The National Snow and Ice Data Center reported Monday:
[Arctic] ice older than two years accounted for less than 10% of the ice cover at the end of February.
So it is “thinner and more vulnerable than at anytime in the past three decades,” as the AP reports. “The amount of thick sea ice hit a record wintertime low of just 378,000 square miles this year, down 43 percent from last year.” Why is that a concern?
“That thick ice really traps ocean heat; it keeps the planet in its current state of balance,” said Waleed Abdalati, director of the Center for the Study of Earth from Space at the University of Colorado and NASA’s former chief ice scientist. “When we start to diminish that, the state of balance is likely to change, tip one way or another.”
Sounds like a tipping point to me — and to NSIDC and IPY (see NSIDC: Arctic melt passes the point of no return, “We hate to say we told you so, but we did.” and The International Polar Year: “Arctic sea ice will probably not recover.)
Why should we care about Arctic ice disappearing? Because, as a major 2008 study found, Permafrost loss linked to Arctic sea ice loss:
We find that simulated western Arctic land warming trends during rapid sea ice loss are 3.5 times greater than secular 21st century climate-change trends. The accelerated warming signal penetrates up to 1500 km inland”¦.
In other words, the recent trend in sea ice loss is poised to triple Arctic warming, causing large emissions in carbon dioxide and methane from the tundra this century. What is especially worrisome is that 2007 provides strong evidence on behalf of this theory:
- NOAA reported that methane levels rose in 2007 for the first time since 1998 (see here).
- The tundra can emit vast amounts of methane when it defrosts (see Part 1).
- Scientific analysis suggests the rise in 2007 methane levels came from Arctic wetlands (see here).
- And 2007 saw record Arctic ice loss [see “Ice Ice Maybe (not)“] — as did 2008.
David Lawrence of the National Center for Atmospheric Research (NCAR) has analyzed permafrost loss this century under various warming scenarios:
[Lawrence told me that using the above figure is “still fine as long as one mentions the caveats that permafrost is probably degrading a bit too rapidly in the original” (see discussion, literature links here).]
Note that the B1 scenario is “stabilizing” at 550 ppm atmospheric concentrations of carbon dioxide, but in fact NCAR’s model doesn’t look at the feedback of the CO2 and methane emissions from the tundra loss, which would drive concentrations far higher! So we must avoid 550 at all cost, since the tundra feedback, coupled with the climate-carbon-cycle feedbacks that the IPCC models, could easily take us to the unmitigated catastrophe of 1000 ppm (see Tundra, Part 2: The point of no return).
We are, of course, on pace to exceed the A2 scenario — U.S. media largely ignores latest warning from climate scientists: “Recent observations confirm “¦ the worst-case IPCC scenario trajectories (or even worse) are being realised” “” 1000 ppm.
So it will soon be time to retire the word “permafrost” from our vocabulary, along with “polar” bear and “glacial” change.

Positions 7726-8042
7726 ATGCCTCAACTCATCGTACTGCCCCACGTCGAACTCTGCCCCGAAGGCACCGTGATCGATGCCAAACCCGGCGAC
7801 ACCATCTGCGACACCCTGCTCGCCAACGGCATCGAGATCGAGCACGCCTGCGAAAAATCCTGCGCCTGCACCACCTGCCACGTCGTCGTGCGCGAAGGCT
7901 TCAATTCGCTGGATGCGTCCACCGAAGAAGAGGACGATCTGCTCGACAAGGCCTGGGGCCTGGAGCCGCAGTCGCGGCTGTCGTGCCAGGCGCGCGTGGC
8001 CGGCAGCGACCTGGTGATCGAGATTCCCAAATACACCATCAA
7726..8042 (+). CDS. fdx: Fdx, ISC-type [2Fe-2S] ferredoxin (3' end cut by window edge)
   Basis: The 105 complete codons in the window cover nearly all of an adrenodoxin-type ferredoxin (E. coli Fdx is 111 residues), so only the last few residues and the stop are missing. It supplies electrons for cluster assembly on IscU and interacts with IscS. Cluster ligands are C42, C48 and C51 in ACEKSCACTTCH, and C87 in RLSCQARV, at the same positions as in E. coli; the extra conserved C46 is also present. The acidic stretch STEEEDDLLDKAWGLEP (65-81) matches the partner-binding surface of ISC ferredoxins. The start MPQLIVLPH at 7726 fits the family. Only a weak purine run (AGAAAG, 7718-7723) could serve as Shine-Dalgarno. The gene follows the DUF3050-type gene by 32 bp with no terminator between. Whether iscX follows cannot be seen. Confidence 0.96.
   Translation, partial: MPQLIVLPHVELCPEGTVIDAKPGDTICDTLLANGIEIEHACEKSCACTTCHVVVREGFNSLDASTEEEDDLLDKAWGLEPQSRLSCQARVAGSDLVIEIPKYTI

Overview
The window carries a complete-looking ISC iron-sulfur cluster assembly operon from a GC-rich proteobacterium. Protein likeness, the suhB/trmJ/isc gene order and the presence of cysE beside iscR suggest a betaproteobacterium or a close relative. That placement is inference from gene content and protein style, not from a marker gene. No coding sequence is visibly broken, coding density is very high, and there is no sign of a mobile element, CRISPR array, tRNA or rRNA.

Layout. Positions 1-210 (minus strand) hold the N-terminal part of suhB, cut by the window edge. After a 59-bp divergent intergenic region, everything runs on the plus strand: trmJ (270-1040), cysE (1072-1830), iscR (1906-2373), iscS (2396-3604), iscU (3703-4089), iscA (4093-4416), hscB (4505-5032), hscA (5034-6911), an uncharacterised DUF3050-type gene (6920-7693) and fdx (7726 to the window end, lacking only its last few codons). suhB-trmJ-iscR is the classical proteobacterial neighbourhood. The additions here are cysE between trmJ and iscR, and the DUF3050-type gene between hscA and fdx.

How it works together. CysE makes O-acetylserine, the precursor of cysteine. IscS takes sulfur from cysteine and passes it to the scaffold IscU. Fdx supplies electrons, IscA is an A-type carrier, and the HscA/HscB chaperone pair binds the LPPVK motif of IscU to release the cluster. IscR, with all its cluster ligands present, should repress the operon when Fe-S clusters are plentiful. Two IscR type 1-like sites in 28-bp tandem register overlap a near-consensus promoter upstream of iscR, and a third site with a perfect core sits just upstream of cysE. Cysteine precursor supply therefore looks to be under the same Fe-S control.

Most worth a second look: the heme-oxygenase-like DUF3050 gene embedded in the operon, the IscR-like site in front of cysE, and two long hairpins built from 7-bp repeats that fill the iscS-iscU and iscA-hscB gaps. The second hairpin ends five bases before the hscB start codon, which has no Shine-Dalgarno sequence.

I’ll end with longer excerpts from yesterday’s NSIDC report on Arctic ice:
Arctic sea ice extent has begun its seasonal decline towards the September minimum. Ice extent through the winter was similar to that of recent years, but lower than the 1979 to 2000 average. More importantly, the melt season has begun with a substantial amount of thin first-year ice, which is vulnerable to summer melt….
How vulnerable is the ice cover as we go into the summer melt season? To answer this question, scientists also need information about ice thickness. Indications of winter ice thickness, commonly derived from ice age estimates, reveal that the ice is thinner than average, suggesting that it is more susceptible to melting away during the coming summer.
As the melt season begins, the Arctic Ocean is covered mostly by first-year ice, which formed this winter, and second-year ice, which formed during the winter of 2007 to 2008. First-year ice in particular is thinner and more prone to melting away than thicker, older, multi-year ice. This year, ice older than two years accounted for less than 10% of the ice cover at the end of February. From 1981 through 2000, such older ice made up an average of 30% of the total sea ice cover at this time of the year.
While ice older than two years reached record lows, the fraction of second-year sea ice increased compared to last winter. Some of this second-year ice will survive the summer melt season to replenish the Arctic’s store of older ice; however, in recent years less young ice has made it through the summer. To restore the amount of older ice to pre-2000 levels, large amounts of this young ice would need to endure through summer for several years in a row.
But conditions may not always favor the survival of second-year and older ice. Each winter, winds and ocean currents move some sea ice out of the Arctic ocean. This winter, some second-year ice survived the 2008 melt season only to be pushed out of the Arctic by strong winter winds. Based on sea ice age data from Jim Maslanik and Chuck Fowler at the University of Colorado, since the end of September 2008, 390,000 square kilometers (150,000 square miles) of second-year ice and 190,000 square kilometers (73,000 square miles) of older (more than two years old) ice moved out of the Arctic. View animation (1.1 MB).
The time to act is yesterday.